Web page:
Yesterday it was announced the Facebook are launching their own search engine known as “graph search” which is designed around the concept of discovery and making it easier for Facebook users to find information. This is designed to allow users to make “natural” searches of content shared by their friends for example “photos of Tom in 2000” or friends who live in Brighton. At the moment Search Graph isn’t going to be available on mobile but once it does there’s going to be one of the most powerful search moderators in history available ‘near me’.
Watch Facebook’s introduction video for an overview – It’s all a bit euphoric for my liking but you get the idea of their bigger vision.
“One way of thinking about Graph Search is less like a search engine but more like a super-powerful filter of the newsfeed of the past.”
So what can you use it for?
I have found a couple of blog posts explaining the functionality and what you might use it for – this one from immediate future is really useful. To summarise:
1. Find people who share your interests
Facebook has a remit to grow the people you are connected to. Your ever-expanding network keeps the social graph alive and your news feed full which keeps the advertisers spending!
2. Discovery Through Photos
The new graph search allows users to find photos by using a range of simple phrases such as ‘photos I Like’, or ‘photos my friends took in London’. This could be a great opportunity for brands to get their content found, particularly those who are destination-based. Ensure all your photos have a description and the album they are in is titled and tagged.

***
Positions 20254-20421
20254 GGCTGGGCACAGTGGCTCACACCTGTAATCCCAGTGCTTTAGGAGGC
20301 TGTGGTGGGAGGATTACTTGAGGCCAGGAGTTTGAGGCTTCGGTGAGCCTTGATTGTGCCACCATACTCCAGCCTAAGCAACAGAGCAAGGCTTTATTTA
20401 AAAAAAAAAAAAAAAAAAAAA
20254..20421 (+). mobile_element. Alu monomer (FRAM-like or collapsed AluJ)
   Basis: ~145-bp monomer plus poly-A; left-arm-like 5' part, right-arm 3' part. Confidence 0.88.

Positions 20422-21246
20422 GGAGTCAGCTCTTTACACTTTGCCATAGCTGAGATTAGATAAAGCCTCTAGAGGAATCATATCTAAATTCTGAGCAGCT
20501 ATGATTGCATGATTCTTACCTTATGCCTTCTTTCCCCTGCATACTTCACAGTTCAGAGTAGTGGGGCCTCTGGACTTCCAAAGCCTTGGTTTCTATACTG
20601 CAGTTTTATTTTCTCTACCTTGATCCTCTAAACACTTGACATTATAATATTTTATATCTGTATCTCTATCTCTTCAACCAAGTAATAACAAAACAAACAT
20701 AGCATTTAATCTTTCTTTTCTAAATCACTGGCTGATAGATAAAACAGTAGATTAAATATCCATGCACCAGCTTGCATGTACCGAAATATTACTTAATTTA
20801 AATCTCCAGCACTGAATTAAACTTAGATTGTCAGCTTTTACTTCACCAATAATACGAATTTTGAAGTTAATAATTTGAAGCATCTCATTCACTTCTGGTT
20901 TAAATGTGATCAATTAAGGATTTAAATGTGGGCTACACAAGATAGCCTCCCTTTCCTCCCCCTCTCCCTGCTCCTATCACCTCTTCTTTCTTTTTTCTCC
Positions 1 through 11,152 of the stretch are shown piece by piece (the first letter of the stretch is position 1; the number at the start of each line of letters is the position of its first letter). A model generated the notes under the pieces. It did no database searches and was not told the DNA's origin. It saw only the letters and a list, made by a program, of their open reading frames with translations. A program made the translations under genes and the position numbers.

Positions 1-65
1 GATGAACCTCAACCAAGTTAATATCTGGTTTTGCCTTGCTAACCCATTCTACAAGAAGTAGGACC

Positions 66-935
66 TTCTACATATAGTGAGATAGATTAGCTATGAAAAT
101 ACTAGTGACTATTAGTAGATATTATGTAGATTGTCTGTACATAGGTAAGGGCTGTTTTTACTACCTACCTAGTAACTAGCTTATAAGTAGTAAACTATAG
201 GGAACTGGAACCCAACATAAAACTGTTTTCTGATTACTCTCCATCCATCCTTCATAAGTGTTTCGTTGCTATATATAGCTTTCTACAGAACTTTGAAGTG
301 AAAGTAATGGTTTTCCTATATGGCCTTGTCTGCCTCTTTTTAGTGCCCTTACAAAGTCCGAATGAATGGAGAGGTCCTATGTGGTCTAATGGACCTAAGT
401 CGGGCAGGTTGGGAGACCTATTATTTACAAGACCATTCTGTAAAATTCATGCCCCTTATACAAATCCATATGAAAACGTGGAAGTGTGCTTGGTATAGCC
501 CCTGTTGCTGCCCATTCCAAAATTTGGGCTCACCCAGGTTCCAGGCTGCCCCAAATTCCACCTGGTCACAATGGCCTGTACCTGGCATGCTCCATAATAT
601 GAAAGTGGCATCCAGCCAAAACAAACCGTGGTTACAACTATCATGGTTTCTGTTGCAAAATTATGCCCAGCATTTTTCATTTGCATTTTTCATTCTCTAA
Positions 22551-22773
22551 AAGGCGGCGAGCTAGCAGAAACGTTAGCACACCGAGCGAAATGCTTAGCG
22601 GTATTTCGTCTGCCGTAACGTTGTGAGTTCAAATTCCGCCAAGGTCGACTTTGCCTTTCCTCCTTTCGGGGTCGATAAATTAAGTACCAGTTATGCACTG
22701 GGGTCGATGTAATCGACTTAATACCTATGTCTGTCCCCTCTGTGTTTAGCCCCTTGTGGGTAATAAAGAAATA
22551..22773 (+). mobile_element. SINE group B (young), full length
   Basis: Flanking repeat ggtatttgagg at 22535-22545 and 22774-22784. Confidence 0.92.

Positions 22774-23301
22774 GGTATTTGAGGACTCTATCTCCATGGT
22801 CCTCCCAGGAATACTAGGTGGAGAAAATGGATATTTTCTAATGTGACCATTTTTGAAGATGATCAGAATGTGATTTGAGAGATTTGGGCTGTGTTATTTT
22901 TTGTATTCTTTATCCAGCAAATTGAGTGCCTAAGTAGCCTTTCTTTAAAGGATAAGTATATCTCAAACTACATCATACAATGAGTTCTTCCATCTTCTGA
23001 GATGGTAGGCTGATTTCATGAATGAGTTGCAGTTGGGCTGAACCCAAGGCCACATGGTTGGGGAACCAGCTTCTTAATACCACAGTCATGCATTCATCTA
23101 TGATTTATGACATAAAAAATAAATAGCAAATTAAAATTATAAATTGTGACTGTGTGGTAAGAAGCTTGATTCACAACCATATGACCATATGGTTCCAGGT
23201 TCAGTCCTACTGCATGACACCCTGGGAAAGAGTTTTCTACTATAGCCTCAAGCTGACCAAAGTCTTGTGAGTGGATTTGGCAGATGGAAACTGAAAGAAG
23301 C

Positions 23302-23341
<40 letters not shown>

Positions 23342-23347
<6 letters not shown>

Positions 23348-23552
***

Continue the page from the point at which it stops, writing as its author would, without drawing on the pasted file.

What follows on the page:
3. Discover Recommendations
This is the one I think could be the most powerful and have the biggest impact for big brands and smaller businesses. Essentially this is about getting recommendations from your friends on anything from albums to restaurants in your local area. I imagine this result in an increase of businesses incentivizing check in and recommendations to ensure they increase their edge rank.
Founder and chief executive Mark Zuckerberg insisted it was not a web search, and therefore not a direct challenge to Google. However, it was integrating Microsoft’s Bing search engine for situations when graph search itself could not find answers. Mr Zuckerberg said he “did not expect” people to start flocking to Facebook to do web search.
So what does this mean for marketers and how should we be preparing for Graph search when it launches in the Uk?
My colleague Kelvin Newman has published this blog post describing how Facebook’s search engine might have an impact on SEO.
Other things to start thinking about are how this will impact us as marketers and what can we do? :
- Make sure all your business data is complete
- Upload photos and make sure they are tagged with locations and dates where possible.
- Post regularly & maintain Edgerank, so when you do appear in a search result it’ll be appear as high as possible.
- That means doing things like structuring campaigns to be constantly building affinity.
Have a read of this Econsultancy blog post to see what some of the industry experts are saying. It’ll be interesting to see what happens when this rolls out fully – watch this space!